No society in the world has developed in a sustained and democratic fashion on the basis of borrowed or colonial languages. Under-development in Kenya and in Africa at large can partly be associated with cultural alienation, which is structured in the context of colonial languages. The following reasons have been advanced in support of MT based education:  It provides the basis for the child's ability to learn  The child finds it easier to learn their second language and other school subjects  Enhances the child's skills in singing, drawing, playing, cutting and gluing, playing games, reading nursery and primary stories  Promotes traditional songs, dance and games  Strengthens a child's sense of identity  Studies have shown that if children are given a chance to develop their mother tongue skills from pre-school age, their academic performance at school will be better  Mother tongue proficiency functions as a bridge between the language spoken at school and the language they speak at home.  It provides more effective formal education to children, building on the language skills and aptitudes they have already developed at home.  The mother tongue plays a very important part in a child's identity and self-esteem.  Maintains the local language and culture through educating the children. Education must reach the urban and rural millions in ways which culturally speak to them; in forms which do not dismiss their historical and cultural heritage (Praah, 1995: ii)  MT education helps to reduce attrition rates from local schools  Improves on the efficiency and yield of the local education system  It is of considerable advantage to society if many people are multilingual Based on the arguments presented above, there is need to enhance MT education in terms of research, materials, teacher training and follow-up learning materials.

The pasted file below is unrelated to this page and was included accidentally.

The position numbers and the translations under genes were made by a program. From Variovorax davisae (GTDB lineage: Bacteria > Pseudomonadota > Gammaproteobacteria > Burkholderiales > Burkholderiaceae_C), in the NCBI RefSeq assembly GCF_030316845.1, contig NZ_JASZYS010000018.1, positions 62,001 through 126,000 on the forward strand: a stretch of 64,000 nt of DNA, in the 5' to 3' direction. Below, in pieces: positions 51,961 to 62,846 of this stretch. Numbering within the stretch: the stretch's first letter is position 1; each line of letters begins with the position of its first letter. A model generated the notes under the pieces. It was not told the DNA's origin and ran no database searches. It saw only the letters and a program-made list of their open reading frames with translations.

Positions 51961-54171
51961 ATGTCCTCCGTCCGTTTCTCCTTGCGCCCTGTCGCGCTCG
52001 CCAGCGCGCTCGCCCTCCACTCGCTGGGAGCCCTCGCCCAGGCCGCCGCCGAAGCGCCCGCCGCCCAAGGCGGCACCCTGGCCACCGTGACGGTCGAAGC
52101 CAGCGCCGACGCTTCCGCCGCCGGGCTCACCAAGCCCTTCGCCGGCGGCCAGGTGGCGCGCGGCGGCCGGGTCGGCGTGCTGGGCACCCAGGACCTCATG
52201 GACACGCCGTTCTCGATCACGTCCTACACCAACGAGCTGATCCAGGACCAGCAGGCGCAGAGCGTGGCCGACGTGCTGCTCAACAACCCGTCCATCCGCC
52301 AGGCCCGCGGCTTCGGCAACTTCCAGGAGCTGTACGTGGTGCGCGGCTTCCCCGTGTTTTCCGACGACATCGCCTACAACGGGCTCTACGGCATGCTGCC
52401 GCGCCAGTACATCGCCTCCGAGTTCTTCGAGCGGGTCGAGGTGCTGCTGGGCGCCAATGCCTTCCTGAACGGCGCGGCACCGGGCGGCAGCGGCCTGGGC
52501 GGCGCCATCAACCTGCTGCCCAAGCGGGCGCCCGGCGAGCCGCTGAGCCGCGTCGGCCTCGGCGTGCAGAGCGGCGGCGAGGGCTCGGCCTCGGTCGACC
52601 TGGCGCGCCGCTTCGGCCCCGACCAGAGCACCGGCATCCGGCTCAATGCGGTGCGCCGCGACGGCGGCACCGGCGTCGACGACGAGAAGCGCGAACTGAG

Reasons Often Advanced Against Promoting MT Education
Although mother tongues are used in pre-primary and lower primary levels of education in Kenya, various ''excuses'' are sighted to justify the status quo, that is, the non-promotion of the languages themselves:  Publishers, writers and book sellers decry the poor sales associated with books written in mother tongue thus they seem not to want to invest in MT's.  Limited readership as there are over and above 42 language groups in Kenya whose speakers are in themselves a minority compared to Kiswahili and English readers 155 The Journal of Pan African Studies, vol.2, no.8, March 2009

 It is felt that it is expensive and unrealistic to develop all mother tongues and provide materials in each language due to lack of resources (Mbaabu, 1996)  Limited vocabulary in MT's  Some MT's do not even have a worked out orthography while others have not been reduced to writing  Difficulties in representing some aspects of MT's in writing such as tones  Negative attitudes by users  Rural parents fear that their children will be left behind by children in urban contexts who use English (Muthwii, 2002: 19)  Most MT's are ''dying'' in that the competent users are fewer and the existing users lack good command of the MT's. For instance, there is less use of proverbs, riddles, metaphors among speakers of these languages.  There is the fear that there are no MT's but only varieties that are characterized by codeswitching and code-mixing  MT's are associated with spreading and promoting tribalism (This view is held by many politicians too)  Questions such as why develop material when very soon pupils will start using English and Kiswahili have been raised to suppress MT education.  Assumption that teachers can use mother tongues thus they do not need training.  The idea that since no examinations are done in mother tongues, then they are not useful.  Parents do not buy for their children the few books available in mother tongues  Mother tongues do not determine one’s future in the job market. This policy in practice favors the use of foreign languages and directly translates into the creation of a value system that rewards best those who acquire the best facility in the use of colonial languages.  Only one lesson is reserved for MT's as subjects although the MT is used as the LOI  Most MT's have more than two dialects thus the dilemma of settling for one for its promotion (for example, Luluyia, Kikamba, Kimeru, and Dholuo which have several dialects)  Terminology to be used for science and mathematics has not been developed in MT  Teachers not trained to use MT's in schools as LOI